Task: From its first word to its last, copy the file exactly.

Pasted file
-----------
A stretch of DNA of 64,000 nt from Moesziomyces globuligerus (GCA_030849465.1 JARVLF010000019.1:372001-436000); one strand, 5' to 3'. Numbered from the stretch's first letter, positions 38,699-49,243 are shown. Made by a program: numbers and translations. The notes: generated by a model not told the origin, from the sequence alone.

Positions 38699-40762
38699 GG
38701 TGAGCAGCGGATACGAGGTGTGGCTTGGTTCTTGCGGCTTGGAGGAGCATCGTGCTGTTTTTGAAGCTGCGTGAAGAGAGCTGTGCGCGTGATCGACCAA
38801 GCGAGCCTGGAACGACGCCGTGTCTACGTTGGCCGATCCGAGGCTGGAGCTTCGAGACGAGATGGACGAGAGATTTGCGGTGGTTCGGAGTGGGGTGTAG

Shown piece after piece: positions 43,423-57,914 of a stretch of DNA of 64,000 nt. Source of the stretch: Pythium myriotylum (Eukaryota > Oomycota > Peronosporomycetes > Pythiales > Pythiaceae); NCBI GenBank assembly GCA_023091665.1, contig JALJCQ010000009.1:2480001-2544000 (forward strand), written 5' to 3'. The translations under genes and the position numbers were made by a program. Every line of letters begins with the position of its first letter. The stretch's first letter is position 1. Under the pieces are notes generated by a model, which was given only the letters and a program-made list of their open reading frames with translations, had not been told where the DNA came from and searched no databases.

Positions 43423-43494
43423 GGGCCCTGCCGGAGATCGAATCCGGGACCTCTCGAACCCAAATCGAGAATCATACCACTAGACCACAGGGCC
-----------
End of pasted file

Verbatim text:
A stretch of DNA of 64,000 nt from Moesziomyces globuligerus (GCA_030849465.1 JARVLF010000019.1:372001-436000); one strand, 5' to 3'. Numbered from the stretch's first letter, positions 38,699-49,243 are shown. Made by a program: numbers and translations. The notes: generated by a model not told the origin, from the sequence alone.

Positions 38699-40762
38699 GG
38701 TGAGCAGCGGATACGAGGTGTGGCTTGGTTCTTGCGGCTTGGAGGAGCATCGTGCTGTTTTTGAAGCTGCGTGAAGAGAGCTGTGCGCGTGATCGACCAA
38801 GCGAGCCTGGAACGACGCCGTGTCTACGTTGGCCGATCCGAGGCTGGAGCTTCGAGACGAGATGGACGAGAGATTTGCGGTGGTTCGGAGTGGGGTGTAG

Shown piece after piece: positions 43,423-57,914 of a stretch of DNA of 64,000 nt. Source of the stretch: Pythium myriotylum (Eukaryota > Oomycota > Peronosporomycetes > Pythiales > Pythiaceae); NCBI GenBank assembly GCA_023091665.1, contig JALJCQ010000009.1:2480001-2544000 (forward strand), written 5' to 3'. The translations under genes and the position numbers were made by a program. Every line of letters begins with the position of its first letter. The stretch's first letter is position 1. Under the pieces are notes generated by a model, which was given only the letters and a program-made list of their open reading frames with translations, had not been told where the DNA came from and searched no databases.

Positions 43423-43494
43423 GGGCCCTGCCGGAGATCGAATCCGGGACCTCTCGAACCCAAATCGAGAATCATACCACTAGACCACAGGGCC